MIKE SIMONETTI with WILL MUNRO and MIKEY APPLES at Wrongbar (1279 Queen West), Friday (July 11), 10 pm. $10. myspace.com/troubleman. Rating: NNNNN
The releases coming out on Mike Simonetti’s label, Italians Do It Better, aren’t like anything you see in the record store bins. The surging imprint that he co-runs with Johnny Jewel (whose twilight disco brainchildren Glass Candy and Chromatics are the marquee names on IDIB’s roster), only drops product that looks and feels laboriously crafted: handmade cover art, limited-run vinyl, totally unique aesthetic and vibe – not to mention some of the hottest tracks propelling the current obscure-disco movement.
“We don’t believe in cutting corners with anything,” says Simonetti from his base in suburban New Jersey. “Why bother doing anything if it’s going to be half-hearted? We believe the image of the label is as important as the music, since they work together. They support each other. Johnny spends as much time on art as music. Plus no computers were used in the layout for the most part, so it looks unique.”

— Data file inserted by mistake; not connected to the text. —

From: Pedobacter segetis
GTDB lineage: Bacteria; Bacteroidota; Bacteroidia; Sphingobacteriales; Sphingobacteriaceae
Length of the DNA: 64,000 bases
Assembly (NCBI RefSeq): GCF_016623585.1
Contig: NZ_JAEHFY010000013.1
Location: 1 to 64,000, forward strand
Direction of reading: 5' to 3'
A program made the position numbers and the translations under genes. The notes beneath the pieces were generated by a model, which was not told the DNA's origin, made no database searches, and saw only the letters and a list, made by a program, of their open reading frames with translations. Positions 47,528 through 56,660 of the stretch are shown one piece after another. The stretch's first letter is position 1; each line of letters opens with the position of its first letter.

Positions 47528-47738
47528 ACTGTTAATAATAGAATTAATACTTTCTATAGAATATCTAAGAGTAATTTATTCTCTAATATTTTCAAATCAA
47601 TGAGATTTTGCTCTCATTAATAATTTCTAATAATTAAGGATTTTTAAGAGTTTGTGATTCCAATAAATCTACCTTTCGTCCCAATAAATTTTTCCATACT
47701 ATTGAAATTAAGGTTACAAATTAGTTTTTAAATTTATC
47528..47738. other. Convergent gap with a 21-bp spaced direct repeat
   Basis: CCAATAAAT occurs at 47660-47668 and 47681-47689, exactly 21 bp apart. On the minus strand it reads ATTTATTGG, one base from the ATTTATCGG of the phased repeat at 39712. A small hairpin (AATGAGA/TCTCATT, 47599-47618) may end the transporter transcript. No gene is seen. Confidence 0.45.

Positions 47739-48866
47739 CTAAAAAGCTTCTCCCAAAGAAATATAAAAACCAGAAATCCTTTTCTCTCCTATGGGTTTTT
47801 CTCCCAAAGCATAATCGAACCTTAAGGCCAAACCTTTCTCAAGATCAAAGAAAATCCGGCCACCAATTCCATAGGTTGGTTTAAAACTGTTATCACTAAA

Their first release – a homemade compilation called After Dark, featuring Chromatics, Glass Candy, Mirage and Professor Genius, which was only available at Jewel’s or Simonetti’s live shows – found its way to the taste-making hands of a prominent website who gave it one of the highest-rated reviews of 07. The only problem was that at the time, the compilation barely existed as a sellable product.
“Definitely it was the turning point,” says Simonetti. “We weren’t expecting it; we weren’t even an official label at the time. It was a first release – I think Johnny made 200 CD-?Rs or something like that. We were testing the waters at the time.”Barely a year later, Jewel’s bands have graced magazine covers, Simonetti is travelling the world as a sought-?after disco specialist rivalling DFA’s James Murphy, and Italians continues pressing to meet an explosion of demand.
If Simonetti, with his digital-dismissing ways, comes off as a bit of a throwback, that’s because he clearly is. Raise the issue of laptop DJing and you’ll get the fury of a lifelong record collector.
“I don’t really care for it,” he says. “Plus it’s weird to see a DJ playing disco on Serrato [DJing software]. Go to a record store! It’s so easy: pull out records and listen to them. You may find a good song you never heard before instead of the same 50 songs you hear when you go out.”